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Anal Bioanal Chem. 2012 Apr;403(2):573-82. doi: 10.1007/s00216-012-5815-z. Epub 2012 Feb 28.

Use of NMR metabolomic plasma profiling methodologies to identify illicit growth-promoting administrations.

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1
Institute of Agri-Food and Land Use, Queen's University Belfast, Belfast, Northern Ireland, UK. stewart.graham@qub.ac.uk

Abstract

Detection of growth-promoter use in animal production systems still proves to be an analytical challenge despite years of activity in the field. This study reports on the capability of NMR metabolomic profiling techniques to discriminate between plasma samples obtained from cattle treated with different groups of growth-promoting hormones (dexamethasone, prednisolone, oestradiol) based on recorded metabolite profiles. Two methods of NMR analysis were investigated-a Carr-Purcell-Meiboom-Gill (CPMG)-pulse sequence technique and a conventional (1)H NMR method using pre-extracted plasma. Using the CPMG method, 17 distinct metabolites could be identified from the spectra. (1)H NMR analysis of extracted plasma facilitated identification of 23 metabolites-six more than the alternative method and all within the aromatic region. Multivariate statistical analysis of acquired data from both forms of NMR analysis separated the plasma metabolite profiles into distinct sample cluster sets representative of the different animal study groups. Samples from both sets of corticosteroid-treated animals-dexamethasone and prednisolone-were found to be clustered relatively closely and had similar alterations to identified metabolite panels. Distinctive metabolite profiles, different from those observed within plasma from corticosteroid-treated animal plasma, were observed in oestradiol-treated animals and samples from these animals formed a cluster spatially isolated from control animal plasma samples. These findings suggest the potential use of NMR methodologies of plasma metabolite analysis as a high-throughput screening technique to aid detection of growth promoter use.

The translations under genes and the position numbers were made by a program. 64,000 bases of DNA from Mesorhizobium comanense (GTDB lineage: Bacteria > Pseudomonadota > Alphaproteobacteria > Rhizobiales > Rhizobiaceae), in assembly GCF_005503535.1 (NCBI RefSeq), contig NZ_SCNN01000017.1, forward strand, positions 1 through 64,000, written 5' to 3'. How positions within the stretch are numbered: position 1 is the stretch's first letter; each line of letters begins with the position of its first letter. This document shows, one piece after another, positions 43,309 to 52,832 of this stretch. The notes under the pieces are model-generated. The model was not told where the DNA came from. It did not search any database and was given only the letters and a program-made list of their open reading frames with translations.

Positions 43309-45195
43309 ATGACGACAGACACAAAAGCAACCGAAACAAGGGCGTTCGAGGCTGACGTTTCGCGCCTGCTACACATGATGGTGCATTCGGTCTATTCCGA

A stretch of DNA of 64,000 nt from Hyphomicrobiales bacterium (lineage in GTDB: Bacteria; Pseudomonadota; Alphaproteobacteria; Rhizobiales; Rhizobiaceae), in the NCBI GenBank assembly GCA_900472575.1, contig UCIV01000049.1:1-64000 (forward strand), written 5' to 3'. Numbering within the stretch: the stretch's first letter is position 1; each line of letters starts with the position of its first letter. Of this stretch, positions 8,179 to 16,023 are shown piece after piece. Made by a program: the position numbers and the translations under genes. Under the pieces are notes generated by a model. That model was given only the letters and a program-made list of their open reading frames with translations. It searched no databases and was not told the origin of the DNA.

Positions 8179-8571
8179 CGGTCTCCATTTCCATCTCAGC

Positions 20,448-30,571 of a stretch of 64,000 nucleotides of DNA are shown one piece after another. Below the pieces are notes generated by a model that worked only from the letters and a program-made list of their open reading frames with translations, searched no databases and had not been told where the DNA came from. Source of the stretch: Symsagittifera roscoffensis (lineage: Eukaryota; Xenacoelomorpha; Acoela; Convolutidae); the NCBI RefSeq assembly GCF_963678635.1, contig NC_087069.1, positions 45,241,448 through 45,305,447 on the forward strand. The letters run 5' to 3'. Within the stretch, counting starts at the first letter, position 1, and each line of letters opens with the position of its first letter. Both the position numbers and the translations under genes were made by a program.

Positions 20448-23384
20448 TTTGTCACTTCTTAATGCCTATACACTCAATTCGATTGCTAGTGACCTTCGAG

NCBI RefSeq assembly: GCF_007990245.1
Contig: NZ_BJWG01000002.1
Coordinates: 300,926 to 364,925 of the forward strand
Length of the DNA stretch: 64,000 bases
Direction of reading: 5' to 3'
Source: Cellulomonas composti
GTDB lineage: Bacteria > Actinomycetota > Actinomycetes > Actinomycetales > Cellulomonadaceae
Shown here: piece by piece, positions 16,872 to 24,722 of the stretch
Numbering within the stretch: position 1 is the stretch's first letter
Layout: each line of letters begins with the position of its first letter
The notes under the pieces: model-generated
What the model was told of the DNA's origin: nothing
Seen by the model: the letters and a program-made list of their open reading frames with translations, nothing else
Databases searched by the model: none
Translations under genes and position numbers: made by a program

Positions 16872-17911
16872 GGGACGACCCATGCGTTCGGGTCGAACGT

PMID:
22370585
DOI:
10.1007/s00216-012-5815-z
[Indexed for MEDLINE]
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